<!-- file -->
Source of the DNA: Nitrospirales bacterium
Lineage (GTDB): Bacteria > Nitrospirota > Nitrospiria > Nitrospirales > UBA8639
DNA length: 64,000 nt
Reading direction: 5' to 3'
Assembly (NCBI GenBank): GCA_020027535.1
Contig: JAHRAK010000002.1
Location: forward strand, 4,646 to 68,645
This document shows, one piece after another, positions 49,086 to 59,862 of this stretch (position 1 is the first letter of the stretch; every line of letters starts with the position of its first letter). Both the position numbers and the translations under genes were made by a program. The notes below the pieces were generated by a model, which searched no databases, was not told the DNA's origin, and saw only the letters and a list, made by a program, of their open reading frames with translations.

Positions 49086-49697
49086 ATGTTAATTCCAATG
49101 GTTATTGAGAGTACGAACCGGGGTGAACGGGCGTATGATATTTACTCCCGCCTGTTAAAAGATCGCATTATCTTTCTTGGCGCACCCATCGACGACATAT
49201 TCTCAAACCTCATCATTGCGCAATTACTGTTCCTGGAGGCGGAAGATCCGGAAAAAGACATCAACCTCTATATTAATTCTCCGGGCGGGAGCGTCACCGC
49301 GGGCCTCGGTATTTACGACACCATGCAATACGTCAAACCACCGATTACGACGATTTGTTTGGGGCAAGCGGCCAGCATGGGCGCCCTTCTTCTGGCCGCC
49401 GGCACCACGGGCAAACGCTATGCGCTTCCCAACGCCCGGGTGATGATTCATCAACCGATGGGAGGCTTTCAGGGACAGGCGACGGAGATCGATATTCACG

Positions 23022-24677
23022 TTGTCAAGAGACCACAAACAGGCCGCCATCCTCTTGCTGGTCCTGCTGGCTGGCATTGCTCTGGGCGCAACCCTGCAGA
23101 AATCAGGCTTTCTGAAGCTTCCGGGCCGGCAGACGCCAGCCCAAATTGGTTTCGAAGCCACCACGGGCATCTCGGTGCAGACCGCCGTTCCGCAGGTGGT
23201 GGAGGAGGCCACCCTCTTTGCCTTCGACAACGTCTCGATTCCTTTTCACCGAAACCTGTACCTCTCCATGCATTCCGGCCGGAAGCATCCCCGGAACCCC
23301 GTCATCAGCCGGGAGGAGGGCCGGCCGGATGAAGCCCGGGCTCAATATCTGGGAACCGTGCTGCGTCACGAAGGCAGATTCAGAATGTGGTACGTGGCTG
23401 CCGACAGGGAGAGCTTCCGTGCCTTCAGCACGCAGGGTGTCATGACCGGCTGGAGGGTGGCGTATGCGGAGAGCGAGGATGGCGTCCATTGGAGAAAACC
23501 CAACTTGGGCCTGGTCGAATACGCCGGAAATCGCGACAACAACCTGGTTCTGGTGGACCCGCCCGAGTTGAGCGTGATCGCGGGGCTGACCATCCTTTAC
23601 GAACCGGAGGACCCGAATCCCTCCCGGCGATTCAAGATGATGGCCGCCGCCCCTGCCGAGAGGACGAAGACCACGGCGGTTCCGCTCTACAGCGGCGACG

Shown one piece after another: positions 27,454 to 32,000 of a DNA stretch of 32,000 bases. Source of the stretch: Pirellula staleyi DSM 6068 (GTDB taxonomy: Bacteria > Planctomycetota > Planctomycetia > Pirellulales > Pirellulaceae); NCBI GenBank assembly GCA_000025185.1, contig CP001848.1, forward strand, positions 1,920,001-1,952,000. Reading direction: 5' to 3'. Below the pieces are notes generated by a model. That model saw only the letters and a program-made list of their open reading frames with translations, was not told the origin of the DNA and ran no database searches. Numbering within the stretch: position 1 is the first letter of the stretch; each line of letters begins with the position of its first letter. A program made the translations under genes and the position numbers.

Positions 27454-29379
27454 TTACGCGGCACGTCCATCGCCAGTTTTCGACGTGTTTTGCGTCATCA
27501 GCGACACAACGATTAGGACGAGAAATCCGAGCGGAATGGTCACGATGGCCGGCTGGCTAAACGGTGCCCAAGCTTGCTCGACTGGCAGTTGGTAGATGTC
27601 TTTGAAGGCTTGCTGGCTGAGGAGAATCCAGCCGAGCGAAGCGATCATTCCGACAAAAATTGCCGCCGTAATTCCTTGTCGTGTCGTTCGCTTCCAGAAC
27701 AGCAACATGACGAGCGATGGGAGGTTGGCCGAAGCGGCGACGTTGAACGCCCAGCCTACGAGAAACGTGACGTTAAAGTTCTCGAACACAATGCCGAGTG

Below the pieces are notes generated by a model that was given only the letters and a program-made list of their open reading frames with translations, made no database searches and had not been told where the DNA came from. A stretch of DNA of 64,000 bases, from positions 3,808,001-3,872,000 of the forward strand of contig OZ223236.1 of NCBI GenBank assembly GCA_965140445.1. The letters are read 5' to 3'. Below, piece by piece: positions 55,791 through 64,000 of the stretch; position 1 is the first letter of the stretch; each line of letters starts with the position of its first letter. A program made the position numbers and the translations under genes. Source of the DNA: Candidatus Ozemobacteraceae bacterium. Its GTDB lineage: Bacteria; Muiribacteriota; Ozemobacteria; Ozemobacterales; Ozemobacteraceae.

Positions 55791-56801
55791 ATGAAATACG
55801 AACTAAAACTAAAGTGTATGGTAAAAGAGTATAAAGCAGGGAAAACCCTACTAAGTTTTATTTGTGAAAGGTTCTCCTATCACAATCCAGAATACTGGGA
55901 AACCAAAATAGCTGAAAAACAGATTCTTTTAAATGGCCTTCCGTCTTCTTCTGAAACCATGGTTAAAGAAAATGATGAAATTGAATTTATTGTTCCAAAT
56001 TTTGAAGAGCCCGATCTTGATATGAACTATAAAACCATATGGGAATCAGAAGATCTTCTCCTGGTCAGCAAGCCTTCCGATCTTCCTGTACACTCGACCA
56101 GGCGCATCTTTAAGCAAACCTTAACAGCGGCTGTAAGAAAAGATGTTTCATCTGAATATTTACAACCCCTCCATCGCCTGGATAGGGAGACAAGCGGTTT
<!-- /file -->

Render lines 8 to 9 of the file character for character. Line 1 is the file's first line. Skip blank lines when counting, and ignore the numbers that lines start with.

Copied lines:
This document shows, one piece after another, positions 49,086 to 59,862 of this stretch (position 1 is the first letter of the stretch; every line of letters starts with the position of its first letter). Both the position numbers and the translations under genes were made by a program. The notes below the pieces were generated by a model, which searched no databases, was not told the DNA's origin, and saw only the letters and a list, made by a program, of their open reading frames with translations.

Positions 49086-49697